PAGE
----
Most developed countries in the world have a list of requirements and procedures to grant lawful immigrant residents citizenship. In the U.S., those requirements include having a clean criminal record, living in the country for a certain period of time, knowing the English language and having a basic understanding of American history and government.
But each year, even as thousands of immigrants and refugees successfully complete the naturalization process, many eligible residents — including many who have lived in the country for decades — don’t seek to become U.S. citizens.
There are many different reasons for this, of course. Some can’t pass the mandatory exam; some can’t afford to pay the $640 application fee and $85 background check. And some just don’t see the need, or have the desire, to officially become American.
In recent months, however, immigration assistance centers throughout Minnesota have seen a conspicuous spike in the enrollment in citizenship classes, which are filled by immigrants and refugees who recently became eligible for the naturalization process as well as those who have lived in the United States for decades.
The timing of the increase isn’t much of a mystery. The enrollment jump, which has been felt most acutely at citizenship prep centers in the Twin Cities metro area, started in January, when President Donald Trump took office.
“Six months ago, many people started calling and asking about our citizenship classes,” said Txongpao Lee, executive director of the Hmong Cultural Center in St. Paul. “They wanted to become U.S. citizens in order for them to travel abroad when they want, and feel safe.”
Citizenship prep classes
Home to more than 400,000 foreign-born residents, Minnesota has in recent decades seen an increase in the number of immigrants and refugees escaping violence and persecution in East Africa, Latin America and Southeast Asia. As a result, the state is now home to dozens of immigration centers: places that offer citizenship prep programs for eligible foreign-born Minnesotans.
Though such classes are free, the programs have traditionally not been as popular as ESL and GED programs also offered by such centers. That changed with Trump, whose anti-immigration rhetoric became a focus of the presidential election last year, and now more and more immigrants and refugees have turned to such programs.
The Hmong Cultural Center, which is one of the few organizations in the state that provide citizenship classes as one of their major offerings, started seeing the interest in their classes start last summer. “I saw it across the classes,” Mark Pfeifer, the center’s director of programs and development, said of citizenship prep program. “This year, we have the highest number of students in recent years.”
To address the increase in demand, the center last year expanded two prep classes at the First Baptist Church and Guadalupe Alternative Programs, so that the classes would be more accessible to those from the Karen, Somali and Mexican communities.
Like the Hmong Cultural Center, the Minneapolis-based Language Central has also seen an increase in the number of U.S. citizenship applicants seeking help.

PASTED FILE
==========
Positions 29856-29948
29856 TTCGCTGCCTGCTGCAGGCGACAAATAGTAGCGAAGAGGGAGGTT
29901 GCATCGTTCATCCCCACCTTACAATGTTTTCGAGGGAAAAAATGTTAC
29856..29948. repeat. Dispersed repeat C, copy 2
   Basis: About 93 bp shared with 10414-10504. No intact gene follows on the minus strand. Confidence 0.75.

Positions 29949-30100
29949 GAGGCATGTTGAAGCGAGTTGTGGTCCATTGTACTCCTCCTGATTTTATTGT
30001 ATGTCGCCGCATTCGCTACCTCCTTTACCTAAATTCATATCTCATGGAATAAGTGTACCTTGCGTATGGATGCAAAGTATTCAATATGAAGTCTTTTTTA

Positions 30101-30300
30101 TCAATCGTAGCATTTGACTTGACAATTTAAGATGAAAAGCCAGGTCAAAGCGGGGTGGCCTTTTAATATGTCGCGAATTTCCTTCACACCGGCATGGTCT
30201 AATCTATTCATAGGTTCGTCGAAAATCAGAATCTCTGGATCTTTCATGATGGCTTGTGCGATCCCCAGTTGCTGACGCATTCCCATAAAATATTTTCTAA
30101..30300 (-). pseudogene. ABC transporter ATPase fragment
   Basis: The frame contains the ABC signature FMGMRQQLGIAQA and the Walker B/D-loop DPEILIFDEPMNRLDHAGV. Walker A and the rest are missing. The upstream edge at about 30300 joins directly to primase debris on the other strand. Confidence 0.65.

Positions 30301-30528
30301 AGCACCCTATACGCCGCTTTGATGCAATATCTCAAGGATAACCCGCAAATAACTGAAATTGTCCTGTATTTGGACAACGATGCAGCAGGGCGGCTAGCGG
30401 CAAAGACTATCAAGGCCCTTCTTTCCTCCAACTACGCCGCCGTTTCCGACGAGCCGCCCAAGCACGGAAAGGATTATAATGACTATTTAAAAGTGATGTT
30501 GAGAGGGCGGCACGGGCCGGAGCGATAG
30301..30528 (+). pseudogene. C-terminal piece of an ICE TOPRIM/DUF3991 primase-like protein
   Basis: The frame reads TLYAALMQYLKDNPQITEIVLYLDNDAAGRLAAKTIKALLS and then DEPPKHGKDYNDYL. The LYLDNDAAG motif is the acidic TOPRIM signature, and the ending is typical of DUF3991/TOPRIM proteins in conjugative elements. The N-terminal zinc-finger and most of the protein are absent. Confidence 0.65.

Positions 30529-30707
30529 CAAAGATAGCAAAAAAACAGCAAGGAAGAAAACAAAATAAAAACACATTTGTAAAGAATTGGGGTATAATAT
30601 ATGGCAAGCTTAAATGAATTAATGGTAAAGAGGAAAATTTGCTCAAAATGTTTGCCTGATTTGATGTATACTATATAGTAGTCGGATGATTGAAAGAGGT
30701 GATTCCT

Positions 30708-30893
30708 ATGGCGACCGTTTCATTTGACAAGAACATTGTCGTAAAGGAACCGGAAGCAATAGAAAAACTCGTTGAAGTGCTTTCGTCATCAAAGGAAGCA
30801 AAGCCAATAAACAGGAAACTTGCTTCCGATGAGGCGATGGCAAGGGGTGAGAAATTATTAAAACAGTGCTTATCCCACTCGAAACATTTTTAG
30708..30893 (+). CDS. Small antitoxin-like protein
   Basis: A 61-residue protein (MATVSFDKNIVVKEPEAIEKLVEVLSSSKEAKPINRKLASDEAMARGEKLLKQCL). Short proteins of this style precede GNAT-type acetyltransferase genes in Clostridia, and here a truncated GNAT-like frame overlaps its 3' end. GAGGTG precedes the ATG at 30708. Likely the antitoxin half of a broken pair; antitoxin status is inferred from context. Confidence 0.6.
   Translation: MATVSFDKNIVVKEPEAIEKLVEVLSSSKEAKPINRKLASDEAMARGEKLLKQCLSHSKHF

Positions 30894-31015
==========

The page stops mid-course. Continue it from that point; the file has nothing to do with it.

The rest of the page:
“Before January, we pretty much taught one or two students at a time,” said Lynn Olson, director of the 4-year-old Language Central. But since January, the center has seen 15 students come to its citizenship classes. Of those, four of them have so far passed the test.
Reasons for becoming citizens
The main reason many people are filling up U.S. citizenship classes in the Twin Cities, say those who work with immigrants, is because many lawful permanent residents feel they might not be able to return to the country if they travel overseas.
In a classroom at the Hmong Cultural Center, Sia Her sat with three other people who came to memorize a list of 100 questions about American history and government, from which an immigration officer chooses 10 questions during the written and oral naturalization exam.
“This is her first day,” said Lee of Her, who doesn’t speak English. “She said after Trump became president, it’s hard for individuals to travel without U.S. citizenship. There are a lot of uncertainties among immigrant and refugee communities.”
Those uncertainties stem from Trump’s harsher immigration policies and enforcement, which calls for banning people from certain Muslim-majority countries, reducing the number of refugees entering the U.S. and deporting unauthorized immigrants.
Not every student in the citizenship classes, however, wants to become naturalized for fear of anti-immigration policies. Pang Vang, who arrived in the U.S. in 1979, has started her the process for a different reason.
“It doesn’t have anything to do with the immigration issues that are happening,” said Vang, who on a recent afternoon sat at the back of citizenship prep class at the Hmong Cultural Center. “I just want to be an American citizen.”
Growing up, Vang added, she thought the only reason people became citizens was because they wanted to travel overseas. But since she didn’t have money to do that, Vang figured, there was no need for her to go through the months-long process of naturalization.
Today, Vang said, she realizes that one of the most important reasons she wants to become a citizen is the simple fact that she’s here to stay and that she needs to earn the rights she was never able to exercise, including voting, serving on a jury and running for a public office.
“I’ve been in the U.S. most of my life,” Vang added. “I would never want to live anywhere else. I love America, and it’s time for me to get my citizenship.”